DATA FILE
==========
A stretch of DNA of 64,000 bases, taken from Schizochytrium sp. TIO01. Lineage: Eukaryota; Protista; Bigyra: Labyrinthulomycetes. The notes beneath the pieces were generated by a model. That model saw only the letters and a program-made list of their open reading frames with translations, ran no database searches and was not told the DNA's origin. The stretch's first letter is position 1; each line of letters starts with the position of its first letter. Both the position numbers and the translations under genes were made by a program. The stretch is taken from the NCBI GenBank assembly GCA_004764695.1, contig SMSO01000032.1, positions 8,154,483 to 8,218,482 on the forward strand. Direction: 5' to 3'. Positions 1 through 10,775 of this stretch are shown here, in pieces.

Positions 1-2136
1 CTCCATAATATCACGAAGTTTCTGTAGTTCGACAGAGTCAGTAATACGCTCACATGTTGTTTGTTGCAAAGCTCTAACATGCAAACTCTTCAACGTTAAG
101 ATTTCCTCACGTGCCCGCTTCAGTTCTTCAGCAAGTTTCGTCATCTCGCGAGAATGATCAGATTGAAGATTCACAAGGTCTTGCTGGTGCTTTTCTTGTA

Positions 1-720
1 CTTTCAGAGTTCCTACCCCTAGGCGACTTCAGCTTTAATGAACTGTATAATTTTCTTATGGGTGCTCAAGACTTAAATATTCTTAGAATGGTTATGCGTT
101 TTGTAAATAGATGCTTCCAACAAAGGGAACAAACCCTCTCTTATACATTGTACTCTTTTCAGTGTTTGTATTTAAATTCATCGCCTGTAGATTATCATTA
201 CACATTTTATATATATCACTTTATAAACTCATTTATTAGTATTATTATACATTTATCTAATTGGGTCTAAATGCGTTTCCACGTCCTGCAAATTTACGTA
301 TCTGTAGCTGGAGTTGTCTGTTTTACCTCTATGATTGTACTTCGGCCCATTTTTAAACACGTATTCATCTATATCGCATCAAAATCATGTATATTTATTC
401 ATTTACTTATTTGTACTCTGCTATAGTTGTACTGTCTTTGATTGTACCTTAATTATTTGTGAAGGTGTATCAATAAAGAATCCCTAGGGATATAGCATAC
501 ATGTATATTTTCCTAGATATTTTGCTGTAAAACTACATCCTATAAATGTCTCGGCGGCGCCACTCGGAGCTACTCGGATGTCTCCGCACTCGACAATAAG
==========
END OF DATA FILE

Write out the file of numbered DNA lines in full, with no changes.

A stretch of DNA of 64,000 bases, taken from Schizochytrium sp. TIO01. Lineage: Eukaryota; Protista; Bigyra: Labyrinthulomycetes. The notes beneath the pieces were generated by a model. That model saw only the letters and a program-made list of their open reading frames with translations, ran no database searches and was not told the DNA's origin. The stretch's first letter is position 1; each line of letters starts with the position of its first letter. Both the position numbers and the translations under genes were made by a program. The stretch is taken from the NCBI GenBank assembly GCA_004764695.1, contig SMSO01000032.1, positions 8,154,483 to 8,218,482 on the forward strand. Direction: 5' to 3'. Positions 1 through 10,775 of this stretch are shown here, in pieces.

Positions 1-2136
1 CTCCATAATATCACGAAGTTTCTGTAGTTCGACAGAGTCAGTAATACGCTCACATGTTGTTTGTTGCAAAGCTCTAACATGCAAACTCTTCAACGTTAAG
101 ATTTCCTCACGTGCCCGCTTCAGTTCTTCAGCAAGTTTCGTCATCTCGCGAGAATGATCAGATTGAAGATTCACAAGGTCTTGCTGGTGCTTTTCTTGTA

Positions 1-720
1 CTTTCAGAGTTCCTACCCCTAGGCGACTTCAGCTTTAATGAACTGTATAATTTTCTTATGGGTGCTCAAGACTTAAATATTCTTAGAATGGTTATGCGTT
101 TTGTAAATAGATGCTTCCAACAAAGGGAACAAACCCTCTCTTATACATTGTACTCTTTTCAGTGTTTGTATTTAAATTCATCGCCTGTAGATTATCATTA
201 CACATTTTATATATATCACTTTATAAACTCATTTATTAGTATTATTATACATTTATCTAATTGGGTCTAAATGCGTTTCCACGTCCTGCAAATTTACGTA
301 TCTGTAGCTGGAGTTGTCTGTTTTACCTCTATGATTGTACTTCGGCCCATTTTTAAACACGTATTCATCTATATCGCATCAAAATCATGTATATTTATTC
401 ATTTACTTATTTGTACTCTGCTATAGTTGTACTGTCTTTGATTGTACCTTAATTATTTGTGAAGGTGTATCAATAAAGAATCCCTAGGGATATAGCATAC
501 ATGTATATTTTCCTAGATATTTTGCTGTAAAACTACATCCTATAAATGTCTCGGCGGCGCCACTCGGAGCTACTCGGATGTCTCCGCACTCGACAATAAG